Tag Archives: wine trivia

Wine as medicine

imagesWine and health is an issue of considerable discussion and research. Wine has a long history of use as an early form of medication, being recommended variously as a safe alternative to drinking water, and antiseptic, for treating wounds, a digestive aid, and as a cure for a wide range of ailments including lethargy, diarrhea, and pain from child birth.

Ancient Egyptian Papyri and Sumerian tablets dating back to 2200 BC detail the medicinal role of wine, making it the world’s oldest documented man-made medicine.[2] Wine continued to play a major role in medicine until the late 19th and early 20th century, when changing opinions and medical research on alcohol and alcoholism cast doubt on the role of wine as part of a healthy lifestyle and diet.

In the late 20th and early 21st century, fueled in part by public interest in reports by the United States news broadcast 60 minutes on the so-called “French Paradox”, the medical establishment began to re-evaluate the role of moderate wine consumption in health.

Early medicine was intimately tied with religion and the supernatural, with early practitioners often being priests and magicians. Wine’s close association with ritual made it a logical tool for these early medical practices. Tablets from Sumerian culture and papyri from Ancient Egypt dating to 2200 BC include recipes for wine based medicines, making wine the oldest documented man made medicine.

250px-Château_Lafite_Rothschild_and_glassThe French Paradox

The 1990s and early 21st century saw a renewed interest in the health benefits of wine, ushered in by increasing research suggesting that moderate wine drinkers have lower mortality rates than heavy drinkers or teetotalers*. In November 1991, the U.S. news program 60 Minutes aired a broadcast on the so-called “French Paradox”. Featuring the research work of Bordeaux scientist Serge Renaud, the broadcast dealt with the seemingly paradoxical relationship between the high fat/high dairy diets of French people and the low occurrence of cardiovascular disease among them. The broadcast drew parallels to the American and British diets which also contained high levels of fat and dairy but which featured high incidences of heart disease. One of the theories proposed by Renaud in the broadcast was that moderate consumption of red wine was a risk-reducing factor for the French and that wine could have more positive health benefits yet to be studied. Following the 60 Minutes broadcast, sales of red wine in the United States jumped 44% over previous years.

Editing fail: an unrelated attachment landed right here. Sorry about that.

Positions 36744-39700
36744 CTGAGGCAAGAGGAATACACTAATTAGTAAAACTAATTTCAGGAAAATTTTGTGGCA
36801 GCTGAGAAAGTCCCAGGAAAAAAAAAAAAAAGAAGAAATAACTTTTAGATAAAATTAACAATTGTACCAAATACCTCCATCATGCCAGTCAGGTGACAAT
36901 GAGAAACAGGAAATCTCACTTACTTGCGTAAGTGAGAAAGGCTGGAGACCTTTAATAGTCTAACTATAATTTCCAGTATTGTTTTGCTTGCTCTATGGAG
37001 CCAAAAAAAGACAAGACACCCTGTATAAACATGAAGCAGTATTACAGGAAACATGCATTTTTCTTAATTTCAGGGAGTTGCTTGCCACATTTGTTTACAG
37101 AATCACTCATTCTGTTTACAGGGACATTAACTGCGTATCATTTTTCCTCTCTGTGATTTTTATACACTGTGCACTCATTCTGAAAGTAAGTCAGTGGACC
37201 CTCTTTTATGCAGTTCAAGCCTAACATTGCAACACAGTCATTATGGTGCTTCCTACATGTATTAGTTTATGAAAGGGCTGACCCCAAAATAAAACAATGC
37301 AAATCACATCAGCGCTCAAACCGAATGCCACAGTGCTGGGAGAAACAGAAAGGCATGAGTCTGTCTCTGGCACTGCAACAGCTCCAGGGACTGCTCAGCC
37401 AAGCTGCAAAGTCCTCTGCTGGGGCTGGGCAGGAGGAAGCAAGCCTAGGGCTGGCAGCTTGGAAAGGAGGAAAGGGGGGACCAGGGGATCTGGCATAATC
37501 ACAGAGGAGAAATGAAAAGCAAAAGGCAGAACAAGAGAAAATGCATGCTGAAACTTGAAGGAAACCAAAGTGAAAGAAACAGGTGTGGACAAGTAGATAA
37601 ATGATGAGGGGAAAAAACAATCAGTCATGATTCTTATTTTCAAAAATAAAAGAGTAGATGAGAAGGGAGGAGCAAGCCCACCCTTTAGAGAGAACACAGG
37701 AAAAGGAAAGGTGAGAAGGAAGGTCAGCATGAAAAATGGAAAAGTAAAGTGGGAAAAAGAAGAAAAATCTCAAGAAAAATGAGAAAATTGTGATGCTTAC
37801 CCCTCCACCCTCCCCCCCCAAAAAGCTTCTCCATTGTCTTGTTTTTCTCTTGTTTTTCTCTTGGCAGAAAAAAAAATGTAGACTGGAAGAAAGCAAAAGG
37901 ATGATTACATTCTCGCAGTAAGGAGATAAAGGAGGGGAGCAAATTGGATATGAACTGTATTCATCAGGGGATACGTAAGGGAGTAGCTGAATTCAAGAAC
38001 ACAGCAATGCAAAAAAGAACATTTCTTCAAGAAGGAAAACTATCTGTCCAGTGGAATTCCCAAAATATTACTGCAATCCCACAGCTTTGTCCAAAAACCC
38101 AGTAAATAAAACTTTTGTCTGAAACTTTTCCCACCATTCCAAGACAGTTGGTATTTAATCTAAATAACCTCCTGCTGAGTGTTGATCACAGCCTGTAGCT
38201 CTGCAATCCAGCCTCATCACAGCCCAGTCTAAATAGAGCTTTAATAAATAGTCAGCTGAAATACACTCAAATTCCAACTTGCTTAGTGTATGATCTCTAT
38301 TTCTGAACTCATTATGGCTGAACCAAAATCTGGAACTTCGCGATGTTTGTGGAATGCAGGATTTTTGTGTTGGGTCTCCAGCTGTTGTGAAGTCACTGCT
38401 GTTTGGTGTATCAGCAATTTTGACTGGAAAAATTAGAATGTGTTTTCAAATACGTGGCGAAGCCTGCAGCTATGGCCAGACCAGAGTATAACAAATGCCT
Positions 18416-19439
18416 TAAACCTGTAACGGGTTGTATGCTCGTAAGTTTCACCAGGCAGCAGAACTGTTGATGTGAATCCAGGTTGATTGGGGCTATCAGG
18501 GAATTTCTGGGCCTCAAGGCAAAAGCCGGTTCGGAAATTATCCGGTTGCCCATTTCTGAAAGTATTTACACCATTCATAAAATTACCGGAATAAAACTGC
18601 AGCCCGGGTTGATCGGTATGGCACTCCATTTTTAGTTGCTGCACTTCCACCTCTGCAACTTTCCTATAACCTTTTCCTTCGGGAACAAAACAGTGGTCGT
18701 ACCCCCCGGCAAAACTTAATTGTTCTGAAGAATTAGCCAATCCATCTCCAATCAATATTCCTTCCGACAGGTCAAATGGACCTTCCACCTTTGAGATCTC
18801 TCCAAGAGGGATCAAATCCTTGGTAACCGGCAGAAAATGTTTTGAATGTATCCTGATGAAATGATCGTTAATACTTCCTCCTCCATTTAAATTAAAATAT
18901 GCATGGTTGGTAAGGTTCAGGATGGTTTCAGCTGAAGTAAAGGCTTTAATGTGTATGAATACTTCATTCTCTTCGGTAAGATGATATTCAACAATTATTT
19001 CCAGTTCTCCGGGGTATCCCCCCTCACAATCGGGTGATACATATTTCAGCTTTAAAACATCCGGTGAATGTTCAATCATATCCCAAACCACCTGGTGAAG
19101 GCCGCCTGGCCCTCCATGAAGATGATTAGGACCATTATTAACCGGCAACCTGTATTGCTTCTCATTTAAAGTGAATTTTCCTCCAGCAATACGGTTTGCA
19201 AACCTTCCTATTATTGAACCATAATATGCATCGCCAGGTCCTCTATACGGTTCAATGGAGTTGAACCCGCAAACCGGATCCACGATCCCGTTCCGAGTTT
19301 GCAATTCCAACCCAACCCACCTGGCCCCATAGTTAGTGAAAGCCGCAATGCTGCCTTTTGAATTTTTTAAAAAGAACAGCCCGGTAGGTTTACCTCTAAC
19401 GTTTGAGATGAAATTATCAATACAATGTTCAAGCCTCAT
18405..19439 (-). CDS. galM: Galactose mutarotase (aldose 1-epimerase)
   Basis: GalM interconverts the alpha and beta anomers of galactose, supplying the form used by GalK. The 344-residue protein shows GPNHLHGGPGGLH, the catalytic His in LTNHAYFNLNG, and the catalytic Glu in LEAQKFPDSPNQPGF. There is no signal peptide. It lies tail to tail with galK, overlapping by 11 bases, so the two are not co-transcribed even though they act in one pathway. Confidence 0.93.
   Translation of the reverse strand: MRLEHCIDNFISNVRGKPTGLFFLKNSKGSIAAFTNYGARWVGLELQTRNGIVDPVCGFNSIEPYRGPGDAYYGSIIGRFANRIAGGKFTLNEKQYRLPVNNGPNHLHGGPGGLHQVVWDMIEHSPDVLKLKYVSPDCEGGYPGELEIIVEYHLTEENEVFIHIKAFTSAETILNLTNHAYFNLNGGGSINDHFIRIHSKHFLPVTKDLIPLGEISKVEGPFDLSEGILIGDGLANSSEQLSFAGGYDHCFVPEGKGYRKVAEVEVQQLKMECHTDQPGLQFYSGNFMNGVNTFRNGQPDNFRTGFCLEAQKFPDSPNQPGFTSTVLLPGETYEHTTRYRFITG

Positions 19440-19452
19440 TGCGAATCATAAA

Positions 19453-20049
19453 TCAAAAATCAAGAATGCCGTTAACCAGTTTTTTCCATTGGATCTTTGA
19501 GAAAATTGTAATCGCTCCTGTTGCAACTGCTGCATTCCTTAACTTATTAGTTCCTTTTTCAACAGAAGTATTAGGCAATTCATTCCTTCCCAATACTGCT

And so, based on all the above ;), I consider drinking a daily glass of wine my beauty régime, and believe me, it’s working ;)! Santé**!!! 🙂

Thank you, Wikipedia, for all this information!

*Teetolars are people who don’t drink alcohol

**Santé – French for Health!, in other words, ‘to (your) Health’!

 

 

Wine Quiz (4)

475396,1326227577,2Here are some odd but interesting questions and their answers — knowledge you don’t really need to have ;), although such trivia does make life more interesting!

Q.1 — What is the longest recorded flight of a champagne cork?

Q.2 — What is the name of the dimple at the bottom of a wine bottle?

Q.3 — On which day and month is the Beaujolais Nouveau (New Burgundy Wine) officially released for sale each year?

Q.4 — Decanting wine is done for what two purposes?

Q.5 — During Prohibition, what one specific purpose were wines made for?

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A. 1 — 177 feet 9 inches

A.2 — The punt

A.3 — The third Thursday in November

A.4 — Separating sediment and for aerating the wine, popularly known as letting the wine breathe

A.5 –Sacramental wine

I’ll leave you all with an interesting quote by novelist Robert Louis Stevenson: “Wine is bottled poetry!” Anyone disagree? 😉

 

Information we don’t need – Wine Quiz 3 ;)

2014-01-09 16_53_43Here are some more wine related fun facts — simply fun, not necessary for survival or anything serious 🙂

Questions:

Q1. Who said: “Champagne wishes, and caviar dreams”?

Q2. Which five celebrities have wine bottled under their own name?

Q3. Wine bottled by which celebrity couple won a prize in France in 2013?

Q4. Who said, “Penicillin may cure human beings, but it is wine that makes them happy”?

Q5. What would you call a person who appreciates and/or collects wine?

Drum roll, please…for the answers 🙂

A1. Robin Leach, the entertainment celebrity reporter and writer used to wish people ‘Champagne wishes, and caviar dreams’!

A2. Francis Ford Coppola, Dan Ackroyd, Wayne Gretzky, Kyle McLaughlin, Drew Bledsoe, Mario Andretti, and Greg Norman.

A3. A rosé wine named Jolie-Pitt & Perrin Côtes de Provence Rosé Miraval, No. 84 has been placed by the renowned wine magazine Wine Spectator on its list of the top 100 wines of 2013. And yes, “Jolie-Pitt” is really in the name, referring to Brad Pitt and Angelina Jolie. The wine was ranked the highest of any rosé on the list, essentially making it Wine Spectator’s best rosé in the world.

A4. Sir Alexander Fleming, who discovered penicillin. He was a Scottish biologist, pharmacologist and botanist.

A5. An Oenophile*.

*Pronounced Een-e-file, a person who greatly loves wine and studies it.